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Sometimes, when I watch American films, I often hear people say "ɪt zɑːn ðə ˈteɪbl" (it is on the table).

I learned in textbook that "it is" can be contracted as "it's" and since "t" is voiceless so we have to pronounce "it's" as "ɪts" not "ɪtz".

But people, especially American ones often say "ɪt zɑːn ðə ˈteɪbl" (it is on the table).

Then I checked the dictionary

is

UK strong /ɪz/ weak /z/ /s/ US strong /ɪz/ weak /z/ /s/


So I guessed that there is no contraction in the sentence "it is on the table", people pronounce it as "ɪt zɑːn ðə ˈteɪbl" and /z/ is the weak form of "is".

did I guess right?

  • 2
    As a native speaker, I'd definitely interpret "ɪt zɑːn" as it's on, not it is on. – Mike Graham Jan 11 at 0:13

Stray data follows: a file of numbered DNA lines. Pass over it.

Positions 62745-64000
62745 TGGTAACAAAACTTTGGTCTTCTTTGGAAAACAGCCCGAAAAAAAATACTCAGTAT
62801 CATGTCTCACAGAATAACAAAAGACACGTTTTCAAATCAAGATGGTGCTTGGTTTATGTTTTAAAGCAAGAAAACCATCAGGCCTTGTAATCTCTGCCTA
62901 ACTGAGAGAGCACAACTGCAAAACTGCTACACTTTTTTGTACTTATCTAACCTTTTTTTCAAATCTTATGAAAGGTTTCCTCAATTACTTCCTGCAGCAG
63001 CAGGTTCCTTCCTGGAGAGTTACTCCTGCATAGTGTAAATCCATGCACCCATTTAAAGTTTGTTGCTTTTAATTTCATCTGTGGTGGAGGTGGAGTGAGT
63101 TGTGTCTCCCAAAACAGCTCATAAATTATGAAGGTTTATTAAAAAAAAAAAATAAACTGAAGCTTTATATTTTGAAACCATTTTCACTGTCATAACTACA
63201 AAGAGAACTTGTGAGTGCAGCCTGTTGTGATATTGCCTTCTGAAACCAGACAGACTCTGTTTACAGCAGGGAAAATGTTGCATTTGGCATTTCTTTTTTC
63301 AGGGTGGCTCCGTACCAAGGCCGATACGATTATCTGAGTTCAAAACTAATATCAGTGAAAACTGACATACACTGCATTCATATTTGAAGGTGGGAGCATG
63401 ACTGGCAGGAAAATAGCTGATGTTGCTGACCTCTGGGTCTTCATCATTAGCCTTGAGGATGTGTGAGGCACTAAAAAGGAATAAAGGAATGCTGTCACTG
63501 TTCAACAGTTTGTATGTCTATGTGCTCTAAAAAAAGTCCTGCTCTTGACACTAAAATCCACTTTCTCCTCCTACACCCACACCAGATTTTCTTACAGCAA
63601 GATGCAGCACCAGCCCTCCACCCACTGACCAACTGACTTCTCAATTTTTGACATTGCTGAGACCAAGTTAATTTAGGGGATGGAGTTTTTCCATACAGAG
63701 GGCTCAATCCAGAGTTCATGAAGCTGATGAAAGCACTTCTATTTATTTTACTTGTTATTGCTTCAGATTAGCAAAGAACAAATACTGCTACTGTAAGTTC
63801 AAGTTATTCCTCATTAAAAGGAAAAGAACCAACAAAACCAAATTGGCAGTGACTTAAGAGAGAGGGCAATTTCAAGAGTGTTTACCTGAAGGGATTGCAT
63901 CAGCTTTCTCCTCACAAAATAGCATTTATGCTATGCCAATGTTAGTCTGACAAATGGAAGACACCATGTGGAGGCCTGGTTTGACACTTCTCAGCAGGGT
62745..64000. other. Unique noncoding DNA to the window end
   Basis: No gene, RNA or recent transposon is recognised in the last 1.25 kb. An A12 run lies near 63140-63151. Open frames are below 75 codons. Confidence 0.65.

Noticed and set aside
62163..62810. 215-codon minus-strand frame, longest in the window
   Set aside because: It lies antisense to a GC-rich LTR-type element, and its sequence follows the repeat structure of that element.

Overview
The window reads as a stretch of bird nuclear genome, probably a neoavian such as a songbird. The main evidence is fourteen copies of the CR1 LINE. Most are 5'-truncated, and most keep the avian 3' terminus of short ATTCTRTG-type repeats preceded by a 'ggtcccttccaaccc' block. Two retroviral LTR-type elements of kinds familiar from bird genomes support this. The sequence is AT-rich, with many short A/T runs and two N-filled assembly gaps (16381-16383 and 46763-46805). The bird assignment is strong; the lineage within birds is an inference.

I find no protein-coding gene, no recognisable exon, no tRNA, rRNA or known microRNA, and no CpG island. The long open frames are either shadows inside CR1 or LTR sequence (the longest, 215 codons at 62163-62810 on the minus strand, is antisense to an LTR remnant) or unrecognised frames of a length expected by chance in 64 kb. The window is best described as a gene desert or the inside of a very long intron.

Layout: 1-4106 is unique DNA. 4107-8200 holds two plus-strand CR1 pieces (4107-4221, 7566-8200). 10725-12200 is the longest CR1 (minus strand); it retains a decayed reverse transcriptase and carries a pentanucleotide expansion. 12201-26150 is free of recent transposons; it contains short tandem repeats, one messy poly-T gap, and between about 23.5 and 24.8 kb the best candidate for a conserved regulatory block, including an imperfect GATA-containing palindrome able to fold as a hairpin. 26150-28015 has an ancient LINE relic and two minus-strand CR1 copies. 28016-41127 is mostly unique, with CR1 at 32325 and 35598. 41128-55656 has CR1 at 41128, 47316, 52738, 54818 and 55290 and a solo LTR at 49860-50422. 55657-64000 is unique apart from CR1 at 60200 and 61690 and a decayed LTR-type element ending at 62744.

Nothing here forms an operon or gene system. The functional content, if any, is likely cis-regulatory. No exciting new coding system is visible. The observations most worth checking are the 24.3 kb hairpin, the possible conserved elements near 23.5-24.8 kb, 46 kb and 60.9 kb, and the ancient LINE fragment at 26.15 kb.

• @MikeGraham, but "t" is voiceless & you broke the pronunciation rule – Tom Jan 11 at 0:15
  • When you have a common phrase with a word that ends with a consonant followed by a word beginning with a vowel, it's common for them to run together. Is that what you're asking about? – Barmar Jan 11 at 1:24
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In American English we would pronounce "it is on" as /ɪɾɪzɑːn/ or /ɪdɪzɑːn/, and "it's on" as /ɪtsɑːn/ or /ɪdzɑːn/. /tz/ is not present in any dialect of American English, and if you think you're hearing it, you're almost certainly actually hearing /dz/, /ts/, or /t z/; in the latter case, the /t/ comes at the end of a word and /z/ at the beginning of another word. This is because consonant clusters must have uniform voicing in American English.

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